19 Referring again to Fig. 2, the particulate drop out section 110 is enclosed by a conical-shaped side wall 126 coupled to the fluid separation 21 section 108 thereabove at its top opening 128, and narrowing down to the bottom 22 opening 130 that is coupled to the particulate collection structure 104. The slope 23 of the side wall 126, characterized by the inclination angle 6 between the wall 126 24 and a horizontal plane, is selected to be steep enough, e.g., the angle 13 being about or larger than the angle of repose of a bank of wet particulates, to allow 1 particulates and liquid to migrate towards the bottom of the vessel 102 and enter 2 the particulate collection structure 104.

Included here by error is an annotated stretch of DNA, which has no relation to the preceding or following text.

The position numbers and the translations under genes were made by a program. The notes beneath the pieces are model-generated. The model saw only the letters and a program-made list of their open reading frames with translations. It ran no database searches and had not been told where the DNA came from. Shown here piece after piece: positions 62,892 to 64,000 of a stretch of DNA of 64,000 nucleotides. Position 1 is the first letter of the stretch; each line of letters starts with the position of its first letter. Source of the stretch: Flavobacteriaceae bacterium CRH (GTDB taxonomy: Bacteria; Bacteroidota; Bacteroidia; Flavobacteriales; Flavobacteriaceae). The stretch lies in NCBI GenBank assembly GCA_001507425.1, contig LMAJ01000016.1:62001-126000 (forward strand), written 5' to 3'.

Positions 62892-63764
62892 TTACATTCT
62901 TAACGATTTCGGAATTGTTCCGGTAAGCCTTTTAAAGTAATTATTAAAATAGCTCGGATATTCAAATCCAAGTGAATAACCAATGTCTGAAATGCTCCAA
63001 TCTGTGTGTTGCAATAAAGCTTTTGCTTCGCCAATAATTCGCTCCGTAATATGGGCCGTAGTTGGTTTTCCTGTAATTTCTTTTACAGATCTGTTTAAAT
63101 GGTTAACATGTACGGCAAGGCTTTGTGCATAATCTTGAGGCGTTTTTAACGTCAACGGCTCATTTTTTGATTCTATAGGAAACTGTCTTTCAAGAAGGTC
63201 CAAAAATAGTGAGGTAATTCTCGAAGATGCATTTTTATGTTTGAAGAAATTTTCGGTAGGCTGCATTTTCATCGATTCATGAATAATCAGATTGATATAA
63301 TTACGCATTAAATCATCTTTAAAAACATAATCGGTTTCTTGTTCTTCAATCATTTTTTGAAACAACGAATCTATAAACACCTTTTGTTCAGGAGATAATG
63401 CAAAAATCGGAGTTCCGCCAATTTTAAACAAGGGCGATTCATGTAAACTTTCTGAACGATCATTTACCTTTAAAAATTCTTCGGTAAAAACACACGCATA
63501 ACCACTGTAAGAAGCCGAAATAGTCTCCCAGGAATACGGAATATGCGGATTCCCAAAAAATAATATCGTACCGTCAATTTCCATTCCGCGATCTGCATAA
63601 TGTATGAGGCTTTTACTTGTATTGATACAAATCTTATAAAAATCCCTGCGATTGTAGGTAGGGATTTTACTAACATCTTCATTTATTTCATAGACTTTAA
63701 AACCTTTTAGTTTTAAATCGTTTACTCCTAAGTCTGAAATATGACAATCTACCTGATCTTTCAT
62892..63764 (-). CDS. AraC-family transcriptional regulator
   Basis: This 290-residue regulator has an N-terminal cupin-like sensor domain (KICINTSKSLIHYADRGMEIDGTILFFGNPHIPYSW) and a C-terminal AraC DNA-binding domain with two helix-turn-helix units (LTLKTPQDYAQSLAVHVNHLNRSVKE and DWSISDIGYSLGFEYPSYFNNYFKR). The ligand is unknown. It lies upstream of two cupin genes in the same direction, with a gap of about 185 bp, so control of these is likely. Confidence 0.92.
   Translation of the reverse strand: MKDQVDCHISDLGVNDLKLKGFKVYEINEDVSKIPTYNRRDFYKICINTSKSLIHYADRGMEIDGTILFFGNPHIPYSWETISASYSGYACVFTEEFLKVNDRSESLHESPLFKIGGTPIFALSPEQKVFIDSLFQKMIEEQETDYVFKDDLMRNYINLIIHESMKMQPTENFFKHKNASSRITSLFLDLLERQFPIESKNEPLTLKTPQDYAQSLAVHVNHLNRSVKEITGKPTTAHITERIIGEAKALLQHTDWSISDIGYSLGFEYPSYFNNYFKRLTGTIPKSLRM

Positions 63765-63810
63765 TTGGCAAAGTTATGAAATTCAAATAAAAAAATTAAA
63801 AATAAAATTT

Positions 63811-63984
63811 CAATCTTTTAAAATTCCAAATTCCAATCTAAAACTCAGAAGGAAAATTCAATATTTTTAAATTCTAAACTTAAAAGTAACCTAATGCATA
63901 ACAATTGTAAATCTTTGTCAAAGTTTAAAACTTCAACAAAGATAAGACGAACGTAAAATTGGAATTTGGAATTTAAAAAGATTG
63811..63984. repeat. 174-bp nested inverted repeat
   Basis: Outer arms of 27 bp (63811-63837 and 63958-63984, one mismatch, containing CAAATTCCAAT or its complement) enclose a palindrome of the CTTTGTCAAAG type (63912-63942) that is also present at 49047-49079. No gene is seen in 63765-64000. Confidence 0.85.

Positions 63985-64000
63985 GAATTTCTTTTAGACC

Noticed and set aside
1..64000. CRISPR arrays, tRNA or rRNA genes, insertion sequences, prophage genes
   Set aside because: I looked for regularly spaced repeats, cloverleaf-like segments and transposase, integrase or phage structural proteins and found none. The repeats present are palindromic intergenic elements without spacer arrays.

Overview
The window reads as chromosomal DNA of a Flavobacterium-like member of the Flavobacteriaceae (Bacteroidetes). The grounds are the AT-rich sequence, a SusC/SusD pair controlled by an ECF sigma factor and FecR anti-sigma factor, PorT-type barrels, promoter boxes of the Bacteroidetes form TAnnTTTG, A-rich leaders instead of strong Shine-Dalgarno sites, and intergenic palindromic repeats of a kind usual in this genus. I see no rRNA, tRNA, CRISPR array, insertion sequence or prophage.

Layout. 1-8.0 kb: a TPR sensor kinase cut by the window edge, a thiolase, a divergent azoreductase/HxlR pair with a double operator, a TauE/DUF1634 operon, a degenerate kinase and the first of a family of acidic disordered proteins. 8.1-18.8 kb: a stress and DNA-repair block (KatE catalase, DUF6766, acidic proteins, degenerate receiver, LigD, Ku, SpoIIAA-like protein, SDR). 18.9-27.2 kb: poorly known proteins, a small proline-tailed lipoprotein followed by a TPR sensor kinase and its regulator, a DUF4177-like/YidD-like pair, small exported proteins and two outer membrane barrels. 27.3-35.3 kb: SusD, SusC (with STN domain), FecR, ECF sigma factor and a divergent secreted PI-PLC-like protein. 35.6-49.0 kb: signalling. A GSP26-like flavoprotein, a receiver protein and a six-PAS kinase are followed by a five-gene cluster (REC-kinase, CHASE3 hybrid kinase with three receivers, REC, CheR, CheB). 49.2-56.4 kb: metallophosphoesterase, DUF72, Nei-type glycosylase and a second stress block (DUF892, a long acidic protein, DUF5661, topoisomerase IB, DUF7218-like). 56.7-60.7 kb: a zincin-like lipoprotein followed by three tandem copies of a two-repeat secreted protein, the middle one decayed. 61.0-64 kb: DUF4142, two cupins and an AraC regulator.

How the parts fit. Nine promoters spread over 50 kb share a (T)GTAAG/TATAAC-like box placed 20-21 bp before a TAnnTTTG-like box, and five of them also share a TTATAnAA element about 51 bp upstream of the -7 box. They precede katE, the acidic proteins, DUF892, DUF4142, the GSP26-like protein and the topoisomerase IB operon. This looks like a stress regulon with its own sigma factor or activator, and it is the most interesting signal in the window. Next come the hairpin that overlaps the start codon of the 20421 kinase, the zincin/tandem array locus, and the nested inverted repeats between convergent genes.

3 In this embodiment, the particulate collection structure 104 4 comprises a sand accumulation chamber 134 sandwiched between an inlet valve 132 and a discharge valve 136. The inlet valve 132 is connected to the vessel 6 102 on top thereof and to the sand accumulation chamber 134 therebelow, and 7 the sand accumulation chamber 134 is in turn connected to the discharge valve 8 136 therebelow. As will be described in more detail later, the inlet valve 132 may 9 be set to the open position and the discharge valve 136 set to the closed position in normal operation to allow the sand accumulation chamber 134 to collect 11 particulates and liquid from the vessel 102.
12 Conventional pressure safety valves 115 and other gas phase 13 related devices and instrumentation (not shown) are reliably located on the wall 14 of vessel 102 in the freeboard portion 138.